The Royals’ aspirations, and their fans’ yearnings, for their first playoff berth since 1985 suffered a severe setback with that shocking 10-1 loss to Detroit on Friday night.
It’s a matter of debate whether that was more deflating than the bizarre encore Saturday at Kauffman Stadium.
But the flat voices and bewildered undertone in the clubhouse suggested this one would be a chore to shrug off, especially as time shrivels away.
The Royals lost 3-2 Saturday for many reasons, every one of them ultimately of their own doing or inflicted by Detroit.
But its shadow will lurk more because of one messy sequence that was out of their hands, a sequence that could only embolden skeptics and make doubters of optimists.
More to the point, it’s a game that the Royals themselves will have to work fast to purge … even as they wobble on the edge of falling out of the division race.
The heaviness wasn’t just about losing 3-2 and falling 2 1/2 games behind in the American League Central to the Tigers, who further declared their dominance of the Royals by beating them for the 13th time in 18 games this season.
It wasn’t so much that their 12th loss in 21 games overall left them lagging the furthest behind they’ve been since Aug. 8 and further jeopardized their wild-card hopes.
It wasn’t even that the loss was entwined with the Royals’ requisite squandered opportunities (10 men left on base, two for 11 with runners in scoring position) and fan scapegoating of manager Ned Yost.
(Speaking of which: Nori Aoki, the Royals’ hottest hitter, bunted on his own the first time. It was Yost’s decision the second time, a decision that left runners at second and third with one out for the Nos. 3 and 4 hitters in the lineup. Blast Yost for that if you want, but it seems that Josh Willingham popping out and Alex Gordon striking out were equally or more valid issues here).
What did in the Royals as much as anything Saturday, and in the process left them emotionally reeling, were the quirks and mechanics and operator error associated with one play.
With Salvador Perez on third base after an Eric Hosmer double in the sixth inning, Omar Infante lined to Detroit second baseman Ian Kinsler.
What ensued was a confounding sequence of events, hinging largely on absent-minded acts.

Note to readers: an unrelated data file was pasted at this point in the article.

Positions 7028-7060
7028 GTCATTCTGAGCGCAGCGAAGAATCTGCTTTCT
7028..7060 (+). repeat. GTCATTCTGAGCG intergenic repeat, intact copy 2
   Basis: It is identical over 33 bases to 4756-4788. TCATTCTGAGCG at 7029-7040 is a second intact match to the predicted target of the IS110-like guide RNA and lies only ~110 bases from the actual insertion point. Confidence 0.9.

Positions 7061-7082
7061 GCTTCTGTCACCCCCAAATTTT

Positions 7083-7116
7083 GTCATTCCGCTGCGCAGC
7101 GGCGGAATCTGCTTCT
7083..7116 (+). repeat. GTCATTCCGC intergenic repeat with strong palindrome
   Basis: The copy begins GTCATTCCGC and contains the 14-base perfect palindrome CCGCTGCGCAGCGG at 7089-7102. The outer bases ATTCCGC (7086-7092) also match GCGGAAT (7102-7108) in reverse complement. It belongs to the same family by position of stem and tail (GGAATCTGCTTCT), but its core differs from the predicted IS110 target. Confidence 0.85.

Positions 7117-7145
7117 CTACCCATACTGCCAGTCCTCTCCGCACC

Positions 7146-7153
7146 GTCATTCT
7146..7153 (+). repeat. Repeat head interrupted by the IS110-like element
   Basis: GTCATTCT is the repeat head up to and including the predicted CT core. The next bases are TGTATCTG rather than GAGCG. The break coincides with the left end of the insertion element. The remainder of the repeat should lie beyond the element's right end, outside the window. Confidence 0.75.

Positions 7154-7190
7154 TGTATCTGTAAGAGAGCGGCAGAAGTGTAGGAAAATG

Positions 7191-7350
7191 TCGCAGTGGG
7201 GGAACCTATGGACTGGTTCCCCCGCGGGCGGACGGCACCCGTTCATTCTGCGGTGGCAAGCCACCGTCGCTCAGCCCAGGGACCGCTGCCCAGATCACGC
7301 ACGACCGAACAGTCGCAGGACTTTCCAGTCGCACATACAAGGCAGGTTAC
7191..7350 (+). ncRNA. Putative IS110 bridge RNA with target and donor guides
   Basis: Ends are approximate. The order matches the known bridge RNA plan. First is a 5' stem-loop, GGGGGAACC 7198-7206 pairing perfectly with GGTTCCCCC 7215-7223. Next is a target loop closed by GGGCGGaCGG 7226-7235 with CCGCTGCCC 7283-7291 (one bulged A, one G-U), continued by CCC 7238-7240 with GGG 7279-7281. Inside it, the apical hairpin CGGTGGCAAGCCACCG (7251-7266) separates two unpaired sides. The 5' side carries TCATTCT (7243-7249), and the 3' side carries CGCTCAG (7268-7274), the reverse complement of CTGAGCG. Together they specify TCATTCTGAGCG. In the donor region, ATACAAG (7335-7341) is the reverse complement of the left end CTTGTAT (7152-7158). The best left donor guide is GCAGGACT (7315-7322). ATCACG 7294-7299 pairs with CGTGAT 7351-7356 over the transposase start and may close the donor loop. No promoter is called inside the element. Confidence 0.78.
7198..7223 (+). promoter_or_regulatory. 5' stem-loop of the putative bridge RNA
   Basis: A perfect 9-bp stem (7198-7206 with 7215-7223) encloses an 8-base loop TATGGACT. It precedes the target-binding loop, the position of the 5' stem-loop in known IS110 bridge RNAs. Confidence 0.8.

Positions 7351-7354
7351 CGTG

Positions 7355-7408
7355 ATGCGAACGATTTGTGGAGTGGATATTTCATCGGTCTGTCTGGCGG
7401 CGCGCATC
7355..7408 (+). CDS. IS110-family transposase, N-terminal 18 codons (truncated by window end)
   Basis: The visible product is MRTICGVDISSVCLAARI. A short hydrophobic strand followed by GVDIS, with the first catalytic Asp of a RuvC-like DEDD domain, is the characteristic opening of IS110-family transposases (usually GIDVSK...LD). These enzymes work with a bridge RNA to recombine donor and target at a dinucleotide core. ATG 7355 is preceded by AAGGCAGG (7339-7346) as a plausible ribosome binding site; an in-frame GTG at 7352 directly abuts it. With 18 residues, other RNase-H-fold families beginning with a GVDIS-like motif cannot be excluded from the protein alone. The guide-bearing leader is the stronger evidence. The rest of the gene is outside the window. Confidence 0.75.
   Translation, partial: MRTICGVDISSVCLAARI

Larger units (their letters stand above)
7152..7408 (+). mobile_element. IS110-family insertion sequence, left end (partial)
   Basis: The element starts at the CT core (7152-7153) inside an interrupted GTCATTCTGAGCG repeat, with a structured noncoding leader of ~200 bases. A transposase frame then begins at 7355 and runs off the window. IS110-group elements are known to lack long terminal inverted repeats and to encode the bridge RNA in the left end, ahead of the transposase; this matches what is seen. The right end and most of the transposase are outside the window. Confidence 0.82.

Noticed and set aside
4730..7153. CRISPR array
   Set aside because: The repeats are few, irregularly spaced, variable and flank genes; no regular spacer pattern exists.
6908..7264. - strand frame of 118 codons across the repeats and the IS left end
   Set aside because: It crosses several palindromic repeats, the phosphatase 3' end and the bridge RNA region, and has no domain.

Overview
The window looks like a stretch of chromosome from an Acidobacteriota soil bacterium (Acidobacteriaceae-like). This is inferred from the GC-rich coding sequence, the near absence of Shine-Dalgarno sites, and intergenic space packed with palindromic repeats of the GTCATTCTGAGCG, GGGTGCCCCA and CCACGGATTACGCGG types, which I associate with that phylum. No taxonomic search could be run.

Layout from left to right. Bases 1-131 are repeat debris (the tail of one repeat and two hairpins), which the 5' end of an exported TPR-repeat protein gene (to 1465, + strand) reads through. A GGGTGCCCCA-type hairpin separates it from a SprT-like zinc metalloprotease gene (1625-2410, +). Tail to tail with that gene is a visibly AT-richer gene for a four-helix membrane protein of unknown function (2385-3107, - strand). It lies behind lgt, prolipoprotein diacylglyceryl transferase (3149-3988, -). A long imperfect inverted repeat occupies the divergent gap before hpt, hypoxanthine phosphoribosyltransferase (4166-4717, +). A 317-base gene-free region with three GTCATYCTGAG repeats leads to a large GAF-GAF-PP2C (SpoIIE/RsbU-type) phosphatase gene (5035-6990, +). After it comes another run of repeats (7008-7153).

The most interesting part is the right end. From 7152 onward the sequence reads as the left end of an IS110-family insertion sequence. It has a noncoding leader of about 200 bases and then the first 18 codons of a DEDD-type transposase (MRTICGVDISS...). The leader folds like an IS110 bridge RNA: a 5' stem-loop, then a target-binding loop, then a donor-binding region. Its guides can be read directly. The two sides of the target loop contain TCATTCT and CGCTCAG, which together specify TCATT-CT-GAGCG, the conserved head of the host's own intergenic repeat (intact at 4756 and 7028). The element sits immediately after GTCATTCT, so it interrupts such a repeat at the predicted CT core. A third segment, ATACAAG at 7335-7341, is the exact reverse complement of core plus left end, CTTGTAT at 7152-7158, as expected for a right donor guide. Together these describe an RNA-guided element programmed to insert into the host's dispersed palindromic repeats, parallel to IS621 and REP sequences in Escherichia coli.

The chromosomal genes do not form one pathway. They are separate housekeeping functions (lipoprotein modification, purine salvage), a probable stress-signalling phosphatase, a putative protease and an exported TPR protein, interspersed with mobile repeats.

Although Hosmer already was back at second, Kinsler threw to covering shortstop Eugenio Suarez, who wasn’t ready for the ball.
As it zoomed by Suarez, Perez rumbled home.
So the Royals seemingly had a 2-1 lead, with Hosmer standing on third.
Somehow, with all this happening, with all eyes everywhere else, Detroit reserve infielder Hernan Perez kept his eyes fixed on the other Perez and saw that he never tagged up.
If you’ve seen “Caddyshack,” picture Brian Doyle-Murray having the presence of mind to stay zeroed-in on the ball and watch it fall in as Bill Murray is blowing up the course at Bushwood Country Club.
Then the slapstick stuff started in earnest at Kauffman, beginning with manager Brad Ausmus challenging a play that can’t be challenged.
That should have been that.
But it wasn’t, and maybe all you need to know about what came to pass was crew chief Larry Vanover’s recollection of the conversation with Ausmus: “I said, ‘OK, I’m like 90 percent (sure) that retagging on a line drive or a fly ball is not a reviewable play.’ ”
But review it they did, ultimately, among themselves.
Which reeks of an impermissible search that yielded different evidence than what was sought by the warrant.
Meanwhile, it left the Royals gridlocked on protesting the call because, somehow, it all boiled down to judgment of the umpires.
And … judgment calls aren’t reviewable.
The way that all played out was a demoralizing misery.
But it’s also true that despite the disjointed process, well, Sal Perez didn’t tag up. In that sense, the umps got it right for the wrong reasons.
Moreover, when it comes right down to it, that play didn’t lose the Royals the game. They had ample chances later.
Detroit went ahead 3-1 an inning later, but the Royals cut it to 3-2 in the eighth and had runners at second and third in the ninth before Raul Ibañez grounded out, ending it.
So extend that logic to today, one last chance with Detroit, and the twist of fate Saturday doesn’t have to snuff out their chances in the playoff chase.
If they have a signature this season, after all, it’s along the lines of fooling you every time you think you’ve got them pegged.
But time is about up.
And whichever one you think was more gnawing or telling, going out with a bang on Friday and a whimper on Saturday, both leave you wondering if this is the way the race ends.
So it’s on the Royals to prove otherwise … maybe even to themselves.